I am not unilaterally opposed to the adopted descriptor. As an adoptive mother, I know that being adopted is an essential component of my child’s identity. But with only room enough for a pithy caption beneath the photos, these magazines hardly seem concerned with accurately capturing the essence of a person’s identity.

Of course, there are times when describing a child as adopted—versus biological—is appropriate. For instance, when I talk about my son’s birthplace, the differences in our hair or my absence of a pregnancy, it is relevant to share that he is adopted. It’s the use of “adopted” as a completely unrelated descriptor that I find so irksome.  I react similarly when I hear men discussing a new boss or senior-level executive and make an irrelevant reference to the person’s gender. “I have this new boss; she’s a woman.” What does gender have to do with her position as your boss? Likely nothing. That’s how I feel about the overuse of “adopted.”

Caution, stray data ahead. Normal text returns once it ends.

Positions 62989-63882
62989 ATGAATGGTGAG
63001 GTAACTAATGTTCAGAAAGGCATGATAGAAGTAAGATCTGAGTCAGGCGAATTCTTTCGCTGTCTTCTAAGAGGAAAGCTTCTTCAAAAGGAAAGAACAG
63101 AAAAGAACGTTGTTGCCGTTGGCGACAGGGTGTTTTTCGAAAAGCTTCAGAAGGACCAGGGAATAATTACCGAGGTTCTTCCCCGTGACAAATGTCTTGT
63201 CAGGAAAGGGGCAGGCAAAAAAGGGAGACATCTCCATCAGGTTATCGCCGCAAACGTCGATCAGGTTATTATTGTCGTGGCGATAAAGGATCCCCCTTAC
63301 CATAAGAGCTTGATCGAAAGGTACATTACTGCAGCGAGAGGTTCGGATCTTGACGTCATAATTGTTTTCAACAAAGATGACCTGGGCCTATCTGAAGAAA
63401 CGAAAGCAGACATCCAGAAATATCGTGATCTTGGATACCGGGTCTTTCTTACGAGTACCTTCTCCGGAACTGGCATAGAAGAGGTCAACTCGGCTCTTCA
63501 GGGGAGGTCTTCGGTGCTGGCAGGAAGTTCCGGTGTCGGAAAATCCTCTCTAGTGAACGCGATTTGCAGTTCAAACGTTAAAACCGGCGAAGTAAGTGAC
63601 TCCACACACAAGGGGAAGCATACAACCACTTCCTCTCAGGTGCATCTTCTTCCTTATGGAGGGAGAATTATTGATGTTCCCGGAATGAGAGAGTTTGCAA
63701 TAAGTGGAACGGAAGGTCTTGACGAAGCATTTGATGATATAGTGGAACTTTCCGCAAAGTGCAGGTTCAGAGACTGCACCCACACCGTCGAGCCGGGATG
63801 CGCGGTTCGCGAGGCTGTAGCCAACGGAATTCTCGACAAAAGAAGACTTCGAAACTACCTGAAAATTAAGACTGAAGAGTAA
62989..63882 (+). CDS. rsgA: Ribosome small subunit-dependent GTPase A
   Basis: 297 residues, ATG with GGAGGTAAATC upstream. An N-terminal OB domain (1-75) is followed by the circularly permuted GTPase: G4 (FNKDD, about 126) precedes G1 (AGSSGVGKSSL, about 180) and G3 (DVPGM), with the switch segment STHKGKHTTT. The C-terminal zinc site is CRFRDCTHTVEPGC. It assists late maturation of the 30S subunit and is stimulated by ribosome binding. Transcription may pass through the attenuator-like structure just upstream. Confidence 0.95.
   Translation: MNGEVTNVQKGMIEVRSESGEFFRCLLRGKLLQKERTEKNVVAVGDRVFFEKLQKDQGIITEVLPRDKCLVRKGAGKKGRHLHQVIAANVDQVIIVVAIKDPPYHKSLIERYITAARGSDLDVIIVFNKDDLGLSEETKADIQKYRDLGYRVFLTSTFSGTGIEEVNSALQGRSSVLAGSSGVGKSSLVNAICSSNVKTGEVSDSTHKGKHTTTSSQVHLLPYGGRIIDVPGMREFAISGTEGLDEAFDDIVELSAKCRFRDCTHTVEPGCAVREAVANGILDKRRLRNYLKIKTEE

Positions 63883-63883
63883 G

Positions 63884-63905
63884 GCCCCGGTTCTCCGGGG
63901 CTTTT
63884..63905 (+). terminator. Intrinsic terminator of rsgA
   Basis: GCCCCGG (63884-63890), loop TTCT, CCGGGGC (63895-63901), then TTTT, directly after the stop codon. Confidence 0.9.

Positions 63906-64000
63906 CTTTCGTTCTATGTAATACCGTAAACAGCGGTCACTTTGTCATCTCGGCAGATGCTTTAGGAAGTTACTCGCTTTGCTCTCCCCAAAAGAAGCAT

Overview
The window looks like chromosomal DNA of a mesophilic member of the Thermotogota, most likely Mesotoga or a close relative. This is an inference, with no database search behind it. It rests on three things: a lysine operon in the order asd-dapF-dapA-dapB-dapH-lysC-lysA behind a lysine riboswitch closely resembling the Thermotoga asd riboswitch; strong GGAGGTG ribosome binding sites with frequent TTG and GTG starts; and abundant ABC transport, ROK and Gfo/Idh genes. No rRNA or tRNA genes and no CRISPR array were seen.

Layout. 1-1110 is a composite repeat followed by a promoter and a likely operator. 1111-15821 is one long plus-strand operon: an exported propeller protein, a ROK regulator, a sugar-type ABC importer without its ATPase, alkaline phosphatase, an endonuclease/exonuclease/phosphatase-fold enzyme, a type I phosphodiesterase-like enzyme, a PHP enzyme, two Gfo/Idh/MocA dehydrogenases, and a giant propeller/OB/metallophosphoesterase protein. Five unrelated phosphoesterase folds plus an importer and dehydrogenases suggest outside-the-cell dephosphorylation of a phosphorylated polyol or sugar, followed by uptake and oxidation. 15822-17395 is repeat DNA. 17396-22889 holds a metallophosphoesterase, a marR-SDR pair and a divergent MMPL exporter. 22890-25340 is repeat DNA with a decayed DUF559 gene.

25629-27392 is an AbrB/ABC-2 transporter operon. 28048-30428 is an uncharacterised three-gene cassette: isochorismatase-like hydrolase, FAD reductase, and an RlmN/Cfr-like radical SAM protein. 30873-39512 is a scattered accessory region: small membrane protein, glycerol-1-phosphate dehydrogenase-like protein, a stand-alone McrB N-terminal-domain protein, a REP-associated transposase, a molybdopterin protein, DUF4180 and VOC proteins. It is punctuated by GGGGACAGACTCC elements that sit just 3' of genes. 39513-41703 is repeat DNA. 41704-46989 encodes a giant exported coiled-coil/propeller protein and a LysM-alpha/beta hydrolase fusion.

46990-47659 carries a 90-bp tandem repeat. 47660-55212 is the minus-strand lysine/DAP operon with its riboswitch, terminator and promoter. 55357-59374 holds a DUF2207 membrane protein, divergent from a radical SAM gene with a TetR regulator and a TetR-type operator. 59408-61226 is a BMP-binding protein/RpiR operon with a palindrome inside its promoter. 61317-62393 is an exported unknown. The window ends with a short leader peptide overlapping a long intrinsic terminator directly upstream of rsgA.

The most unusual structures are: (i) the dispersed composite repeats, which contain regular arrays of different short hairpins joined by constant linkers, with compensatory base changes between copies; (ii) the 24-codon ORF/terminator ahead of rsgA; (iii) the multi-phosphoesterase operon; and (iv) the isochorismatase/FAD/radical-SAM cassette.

I’m mostly tired of this adjective because it has multiple interpretations that can often lead to judgments about both adoptive parents and adopted children. Some people wrongly interpret “adopted” to mean different. Others romanticize the term to mean “extra-special.” My son is adopted and while that does make him different from some of his friends, it also makes him the same as some of his friends.  Yes, he’s adopted and he’s extra-special, but not extra-special because he’s adopted. He’s exceptional because he’s a comedian, an aspiring cook, an architect, a singer and a popsicle connoisseur.

I know gossip magazines are unlikely allies in the fight to demystify adoption, but I wish they could limit their use of this one overused adjective. Maybe then they could use the saved space to add an extra photo of Ryan Gosling!

© 2012, Kelley O’Brien. All rights reserved.